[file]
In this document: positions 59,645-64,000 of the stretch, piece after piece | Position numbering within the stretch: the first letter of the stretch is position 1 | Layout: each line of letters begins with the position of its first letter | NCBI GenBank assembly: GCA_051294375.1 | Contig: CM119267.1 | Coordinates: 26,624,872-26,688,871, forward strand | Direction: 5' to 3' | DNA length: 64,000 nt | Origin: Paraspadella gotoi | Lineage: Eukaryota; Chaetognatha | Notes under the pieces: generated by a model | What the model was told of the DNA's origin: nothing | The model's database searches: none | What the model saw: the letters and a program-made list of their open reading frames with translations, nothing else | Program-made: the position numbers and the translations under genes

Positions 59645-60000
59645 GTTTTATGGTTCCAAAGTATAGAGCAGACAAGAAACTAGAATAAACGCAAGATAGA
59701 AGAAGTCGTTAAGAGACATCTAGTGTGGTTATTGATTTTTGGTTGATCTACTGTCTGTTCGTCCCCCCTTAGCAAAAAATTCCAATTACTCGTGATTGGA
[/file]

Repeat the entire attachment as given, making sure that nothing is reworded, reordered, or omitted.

In this document: positions 59,645-64,000 of the stretch, piece after piece | Position numbering within the stretch: the first letter of the stretch is position 1 | Layout: each line of letters begins with the position of its first letter | NCBI GenBank assembly: GCA_051294375.1 | Contig: CM119267.1 | Coordinates: 26,624,872-26,688,871, forward strand | Direction: 5' to 3' | DNA length: 64,000 nt | Origin: Paraspadella gotoi | Lineage: Eukaryota; Chaetognatha | Notes under the pieces: generated by a model | What the model was told of the DNA's origin: nothing | The model's database searches: none | What the model saw: the letters and a program-made list of their open reading frames with translations, nothing else | Program-made: the position numbers and the translations under genes

Positions 59645-60000
59645 GTTTTATGGTTCCAAAGTATAGAGCAGACAAGAAACTAGAATAAACGCAAGATAGA
59701 AGAAGTCGTTAAGAGACATCTAGTGTGGTTATTGATTTTTGGTTGATCTACTGTCTGTTCGTCCCCCCTTAGCAAAAAATTCCAATTACTCGTGATTGGA